Give lawmakers a raise

I was surprised and disheartened to read the March 26 BDN article headlined, “How much does each lawmaker costs Maine?” It was followed by a breakdown of how lawmakers are compensated nationwide. Apparently, in neighboring New Hampshire lawmakers make $100 per year. Please, let’s not start a race to the bottom.

As a resident of Maine, I am in awe of how hard these public servants work and how little they are compensated for it. Whether I agree or disagree with them, I have found my legislators to be responsive and accessible. During my yearly trips to the State House for “Girls Day at the State House,” my eighth-grade girls always come away with the sense of honor and joy with which these individuals serve. Robert Hunt, clerk of the House, pointed out that while debating a bill, the legislators have seen the sun go down out one of the State House windows and have seen it come up outside another window.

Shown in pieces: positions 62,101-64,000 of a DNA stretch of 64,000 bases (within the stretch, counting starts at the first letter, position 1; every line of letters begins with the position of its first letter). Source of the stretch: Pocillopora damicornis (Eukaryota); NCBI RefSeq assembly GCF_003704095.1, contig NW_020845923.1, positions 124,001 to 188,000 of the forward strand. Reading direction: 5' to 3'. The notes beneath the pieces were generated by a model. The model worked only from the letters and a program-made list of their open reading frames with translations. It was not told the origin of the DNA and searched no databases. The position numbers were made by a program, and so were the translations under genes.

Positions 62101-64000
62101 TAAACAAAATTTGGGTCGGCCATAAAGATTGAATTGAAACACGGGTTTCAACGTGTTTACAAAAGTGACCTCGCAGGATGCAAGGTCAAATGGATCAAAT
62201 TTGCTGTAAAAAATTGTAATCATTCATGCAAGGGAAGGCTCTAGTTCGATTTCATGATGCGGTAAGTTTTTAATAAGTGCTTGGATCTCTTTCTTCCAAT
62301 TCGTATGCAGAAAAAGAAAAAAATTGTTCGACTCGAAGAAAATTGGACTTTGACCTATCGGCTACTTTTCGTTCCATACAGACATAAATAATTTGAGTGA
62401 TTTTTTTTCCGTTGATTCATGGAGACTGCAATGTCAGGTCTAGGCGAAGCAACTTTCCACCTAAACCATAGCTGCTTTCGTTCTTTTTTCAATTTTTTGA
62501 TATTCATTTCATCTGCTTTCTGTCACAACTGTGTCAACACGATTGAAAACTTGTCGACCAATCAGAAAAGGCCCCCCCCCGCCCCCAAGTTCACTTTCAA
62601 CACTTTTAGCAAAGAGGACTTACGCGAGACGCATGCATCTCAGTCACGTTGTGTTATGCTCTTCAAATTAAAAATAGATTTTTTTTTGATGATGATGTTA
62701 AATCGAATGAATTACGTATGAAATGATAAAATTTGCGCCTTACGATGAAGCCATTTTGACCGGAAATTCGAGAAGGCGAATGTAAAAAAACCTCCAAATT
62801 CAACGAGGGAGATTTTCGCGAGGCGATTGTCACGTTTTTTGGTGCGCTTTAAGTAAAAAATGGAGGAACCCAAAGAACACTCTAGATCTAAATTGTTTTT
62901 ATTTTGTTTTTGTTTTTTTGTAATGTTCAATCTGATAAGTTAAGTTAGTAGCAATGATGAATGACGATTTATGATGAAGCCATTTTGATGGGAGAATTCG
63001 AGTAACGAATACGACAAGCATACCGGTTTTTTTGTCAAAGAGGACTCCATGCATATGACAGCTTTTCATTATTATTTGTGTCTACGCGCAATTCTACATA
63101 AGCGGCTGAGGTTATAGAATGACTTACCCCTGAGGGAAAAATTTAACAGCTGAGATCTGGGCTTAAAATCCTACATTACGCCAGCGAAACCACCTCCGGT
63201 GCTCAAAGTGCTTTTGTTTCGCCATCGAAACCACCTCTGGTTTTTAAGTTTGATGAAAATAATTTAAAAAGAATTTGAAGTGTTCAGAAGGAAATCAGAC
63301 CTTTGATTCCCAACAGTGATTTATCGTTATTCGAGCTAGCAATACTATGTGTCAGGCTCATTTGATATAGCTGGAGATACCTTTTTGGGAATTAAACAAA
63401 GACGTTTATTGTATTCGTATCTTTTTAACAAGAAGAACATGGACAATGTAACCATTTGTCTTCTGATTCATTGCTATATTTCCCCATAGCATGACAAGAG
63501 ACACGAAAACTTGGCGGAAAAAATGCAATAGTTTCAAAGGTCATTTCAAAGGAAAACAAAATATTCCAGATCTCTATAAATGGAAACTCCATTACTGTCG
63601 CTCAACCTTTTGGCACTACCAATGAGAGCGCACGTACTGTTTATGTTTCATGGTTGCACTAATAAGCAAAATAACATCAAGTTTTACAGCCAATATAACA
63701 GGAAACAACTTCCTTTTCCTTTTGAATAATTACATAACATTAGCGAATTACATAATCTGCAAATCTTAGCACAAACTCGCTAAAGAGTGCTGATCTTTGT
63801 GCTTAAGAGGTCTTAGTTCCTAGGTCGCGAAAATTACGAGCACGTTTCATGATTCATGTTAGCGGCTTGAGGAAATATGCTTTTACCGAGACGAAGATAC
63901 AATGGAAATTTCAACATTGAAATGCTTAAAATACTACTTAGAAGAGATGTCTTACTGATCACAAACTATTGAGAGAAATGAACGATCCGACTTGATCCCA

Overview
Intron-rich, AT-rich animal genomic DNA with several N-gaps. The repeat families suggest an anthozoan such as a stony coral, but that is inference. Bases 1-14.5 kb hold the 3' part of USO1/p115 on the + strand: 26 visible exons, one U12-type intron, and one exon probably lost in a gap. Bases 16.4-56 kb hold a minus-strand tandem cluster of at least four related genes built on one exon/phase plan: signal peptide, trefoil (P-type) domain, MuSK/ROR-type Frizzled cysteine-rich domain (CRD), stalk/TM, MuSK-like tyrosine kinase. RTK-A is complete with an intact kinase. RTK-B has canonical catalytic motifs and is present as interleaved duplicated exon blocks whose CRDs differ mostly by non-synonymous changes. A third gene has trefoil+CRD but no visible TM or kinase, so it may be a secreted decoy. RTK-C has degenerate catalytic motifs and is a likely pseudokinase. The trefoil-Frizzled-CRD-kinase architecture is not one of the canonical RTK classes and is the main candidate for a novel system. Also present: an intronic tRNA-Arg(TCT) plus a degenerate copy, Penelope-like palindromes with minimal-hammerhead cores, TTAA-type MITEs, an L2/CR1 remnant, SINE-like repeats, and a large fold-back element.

In my view, we should be thanking our legislators for all of of their hard work, not wringing our hands about how much they “cost” us. Perhaps the best way to say thank you is with a pay raise.

Carol Rosinski


Bangor’s ethical dilemma

I just finished reading the article in the BDN about Bangor residents wanting to void the contract with Alex Gray of Waterfront Concerts. The City Council has an ethical dilemma to resolve. It is important for the city to honor the contract that it has already signed. It is also important to be clear that domestic violence is not tolerated.

Let’s not pretend there will be Waterfront Concerts in Bangor without Gray. He is the driving force of that company. If he is forced to step down from the leadership of the company, it will probably not survive for very long. Waterfront Concerts, along with the folk festival, has been instrumental in reviving the Bangor waterfront and the downtown businesses. There will be a profound economic impact on area businesses if there are no concerts.